Dane Puppy Buying 101
Is a Great Dane the Right Breed for you at this time in your life?
Great Danes are a wonderful breed, but they simply are not for every family. Far too many people obtain a Great Dane without fully understanding what owning such a large breed entails. Careful research in both the breed--and the breeder--should be done prior to adding such a large dog into the household. Failure to find out about the special traits and requirements of this breed can end up in a poor match between the household and the Dane.
I've listed a few sites that might help you determine if this is the breed for you. If you've never been "up close and personal" to Danes in a household situation prior to adding one to your family, please do so. Just because you like the looks doesn't mean you will like the breed and its care requirements. Many Dane breeders and owners are glad to set up a meet and greet so you can see Danes "up close and personal".
The Great Dane Club of America has a very helpful article detailing questions to ask yourself to see if the Great Dane is the right breed for you, Is a Great Dane right for you. Read the article, you will be glad you did.
Insist on Health Tested Parents
Not a week goes by that I don’t spend several hours talking to a new Great Dane owner who has had a bad experience with their “breeder.” Problems range from lack of breeder support (as in, “Your check has cleared, good-bye.”) to misinformation, to serious health, training and/or temperament issues the breeder will not assist with – or even acknowledge. The frequency of these calls has prompted me to do a “primer” for the potential Dane purchaser so they can be informed and make knowledgeable decisions in choosing a breeder.
Recently I spent about two hours of my time speaking to a distraught gentleman whose seven-month-old Dane “just dropped dead.” A necropsy revealed an enlarged aorta. He had purchased from a breeder who touted “great health” in her dogs and claimed this exceptional health was because her dogs were from European lines. The claim was European Danes were, in the long run, healthier than American Danes. However, these claims could not be supported with any health testing certifications or other data. Additionally, the breeder had no health history knowledge of the dogs in her pedigree beyond the second generation. Furthermore, when this breeder was informed about the tragic and unexpected demise of the loved family pet, she was unsympathetic, offered no emotional support, and claimed the death must somehow have been the owner’s fault. I'm sharing this experience because I want to help Great Dane owners avoid tragic and heartbreaking situations.
The term “health testing” is tossed around quite a bit. I strongly recommend the potential purchaser ask exactly what the breeder means by “health testing.” Some breeders use the term to simply mean the sire and/or dam has walked into a veterinarian’s office, had a quick exam, and was termed “healthy.” Bingo—for less than $40.00 the dog is pronounced “health tested.” While a pre-breeding veterinary exam is important, it should not be considered valid “health testing” in terms of determining the existence of certain health conditions that can affect Great Danes.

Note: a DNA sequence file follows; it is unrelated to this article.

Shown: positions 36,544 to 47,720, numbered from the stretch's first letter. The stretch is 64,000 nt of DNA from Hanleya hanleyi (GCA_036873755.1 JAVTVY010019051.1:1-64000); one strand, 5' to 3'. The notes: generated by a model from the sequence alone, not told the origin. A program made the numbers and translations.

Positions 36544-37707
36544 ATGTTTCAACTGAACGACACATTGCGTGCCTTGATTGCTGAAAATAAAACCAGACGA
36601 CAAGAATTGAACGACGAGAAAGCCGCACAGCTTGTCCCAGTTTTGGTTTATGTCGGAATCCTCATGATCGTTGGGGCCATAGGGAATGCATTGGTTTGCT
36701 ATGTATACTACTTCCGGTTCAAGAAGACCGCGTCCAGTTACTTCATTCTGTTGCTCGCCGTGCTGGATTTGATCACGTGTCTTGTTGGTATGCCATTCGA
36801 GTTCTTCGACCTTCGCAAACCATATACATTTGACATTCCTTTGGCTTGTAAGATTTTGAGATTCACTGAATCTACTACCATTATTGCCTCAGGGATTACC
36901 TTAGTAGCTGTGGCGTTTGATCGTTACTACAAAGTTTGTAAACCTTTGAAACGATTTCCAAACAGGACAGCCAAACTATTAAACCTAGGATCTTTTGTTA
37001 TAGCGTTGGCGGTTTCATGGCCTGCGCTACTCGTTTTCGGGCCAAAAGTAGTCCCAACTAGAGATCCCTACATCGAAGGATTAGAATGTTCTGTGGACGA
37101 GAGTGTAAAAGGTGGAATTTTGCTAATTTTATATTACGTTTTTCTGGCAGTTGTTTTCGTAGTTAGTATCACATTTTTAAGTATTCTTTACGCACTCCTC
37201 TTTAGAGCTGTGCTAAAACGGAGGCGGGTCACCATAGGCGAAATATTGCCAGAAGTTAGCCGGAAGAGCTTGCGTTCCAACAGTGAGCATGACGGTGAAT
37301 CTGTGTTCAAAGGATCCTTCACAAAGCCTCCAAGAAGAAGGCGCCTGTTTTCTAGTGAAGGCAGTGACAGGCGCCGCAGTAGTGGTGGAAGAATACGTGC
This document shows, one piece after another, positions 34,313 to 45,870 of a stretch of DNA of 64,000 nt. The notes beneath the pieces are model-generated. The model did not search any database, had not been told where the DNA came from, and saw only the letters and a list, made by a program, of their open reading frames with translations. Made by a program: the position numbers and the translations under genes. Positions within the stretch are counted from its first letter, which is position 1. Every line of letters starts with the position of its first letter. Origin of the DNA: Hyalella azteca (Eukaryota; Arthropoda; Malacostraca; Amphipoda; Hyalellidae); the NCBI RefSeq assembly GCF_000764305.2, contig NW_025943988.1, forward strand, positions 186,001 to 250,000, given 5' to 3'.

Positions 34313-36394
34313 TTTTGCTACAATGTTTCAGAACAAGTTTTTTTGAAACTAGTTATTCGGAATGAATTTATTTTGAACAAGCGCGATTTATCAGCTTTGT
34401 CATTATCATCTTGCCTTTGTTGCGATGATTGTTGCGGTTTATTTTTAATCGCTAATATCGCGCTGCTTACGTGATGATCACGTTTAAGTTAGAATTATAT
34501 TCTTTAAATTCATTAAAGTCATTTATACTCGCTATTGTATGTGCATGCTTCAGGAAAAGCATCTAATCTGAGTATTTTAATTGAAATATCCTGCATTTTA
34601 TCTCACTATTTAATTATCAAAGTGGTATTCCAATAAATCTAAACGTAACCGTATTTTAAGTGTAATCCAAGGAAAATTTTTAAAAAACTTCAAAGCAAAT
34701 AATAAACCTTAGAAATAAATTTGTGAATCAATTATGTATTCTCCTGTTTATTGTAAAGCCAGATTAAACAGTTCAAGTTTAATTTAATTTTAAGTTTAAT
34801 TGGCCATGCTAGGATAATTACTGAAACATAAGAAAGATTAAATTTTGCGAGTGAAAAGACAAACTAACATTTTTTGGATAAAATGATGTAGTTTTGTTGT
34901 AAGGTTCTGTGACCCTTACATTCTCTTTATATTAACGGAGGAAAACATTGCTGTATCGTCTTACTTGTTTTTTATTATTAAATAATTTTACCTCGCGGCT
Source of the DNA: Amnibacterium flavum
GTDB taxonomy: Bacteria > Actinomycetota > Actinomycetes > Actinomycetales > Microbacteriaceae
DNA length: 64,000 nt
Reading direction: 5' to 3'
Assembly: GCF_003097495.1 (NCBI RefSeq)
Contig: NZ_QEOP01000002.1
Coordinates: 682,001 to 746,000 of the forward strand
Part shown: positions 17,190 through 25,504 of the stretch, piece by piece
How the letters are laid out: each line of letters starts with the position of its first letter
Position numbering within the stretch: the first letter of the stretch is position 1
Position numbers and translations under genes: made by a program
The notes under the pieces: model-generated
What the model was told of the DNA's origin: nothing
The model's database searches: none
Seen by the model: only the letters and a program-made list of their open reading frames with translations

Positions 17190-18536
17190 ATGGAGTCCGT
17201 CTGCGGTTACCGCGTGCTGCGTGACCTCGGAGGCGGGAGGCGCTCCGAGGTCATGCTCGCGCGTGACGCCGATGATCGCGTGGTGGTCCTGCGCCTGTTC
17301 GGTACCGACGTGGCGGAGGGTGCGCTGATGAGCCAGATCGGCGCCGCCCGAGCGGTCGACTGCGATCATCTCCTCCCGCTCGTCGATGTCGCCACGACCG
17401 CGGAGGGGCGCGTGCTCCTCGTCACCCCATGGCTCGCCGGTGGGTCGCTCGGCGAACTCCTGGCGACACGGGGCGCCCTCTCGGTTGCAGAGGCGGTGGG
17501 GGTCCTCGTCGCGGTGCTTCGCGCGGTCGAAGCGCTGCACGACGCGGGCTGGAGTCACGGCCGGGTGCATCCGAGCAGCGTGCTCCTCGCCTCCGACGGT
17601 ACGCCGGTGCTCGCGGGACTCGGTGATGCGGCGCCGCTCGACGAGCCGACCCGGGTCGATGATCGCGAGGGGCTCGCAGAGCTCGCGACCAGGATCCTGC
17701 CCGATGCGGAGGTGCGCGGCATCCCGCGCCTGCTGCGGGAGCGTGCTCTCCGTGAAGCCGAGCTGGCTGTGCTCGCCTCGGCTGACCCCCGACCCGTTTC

I have a detailed discussion on Health Testing on this website, but for introductory purposes, the Great Dane Club of America states "The minimum recommendations for the Great Dane to be used for breeding are a baseline at approximately two years with normal hip, heart, thyroid & eye results established. Heart & thyroid testing should be repeated at least every 2-3 years as results done on young adults do not remain valid for the life of the dog."
The cost to a breeder for doing the above testing properly can range from $500.00 to $1000.00. Testing should be done on both parents. Tests must fulfill certain criteria, and be submitted to the proper organization for review and certification: The “OFA” (Orthopedic Foundation For Animals). You can check any dog's Health Testing results on the OFA site by filling in the dog's registered name or their registration number in the Search box.
Why is health testing of the parents prior to breeding so important? The tests help responsible caring breeders identify dogs that might be afflicted with hip dysplasia, cardiac or thyroid disease, or eye problems and enables breeders to remove them from a breeding program. Do you want a puppy from parents with hip dysplasia? Hip dysplasia isn't obvious in a puppy and you could end up having to euthanize your 9 month old puppy or watch your 5 year old beloved pet, limping and in pain, his life shortened because of pain related to hip dysplasia. You don't want the heartaches or the expense of trying to deal with such an illness.
Health testing doesn't completely eliminate the chances of these afflictions cropping up in puppies, but it does reduce the chances. Responsible breeders health test because they care about the puppies they produce and the families who will give those puppies loving homes. It should be noted there are no genetic markers for Great Danes, so any "genetic" testing is invalid for testing against diseases in Danes.
Choosing a Breeder
Anyone considering the purchase of a Great Dane puppy should not only do their research on the breed, but on the breeder they choose to buy their puppy from.
There is much involved in choosing a breeder. It is important to purchase only from breeders who have the welfare of the breed, the puppy's new family and the puppy, foremost, in mind.
There are already a large number of great articles on the internet to help families acquire a healthy happy puppy. I've listed a few below.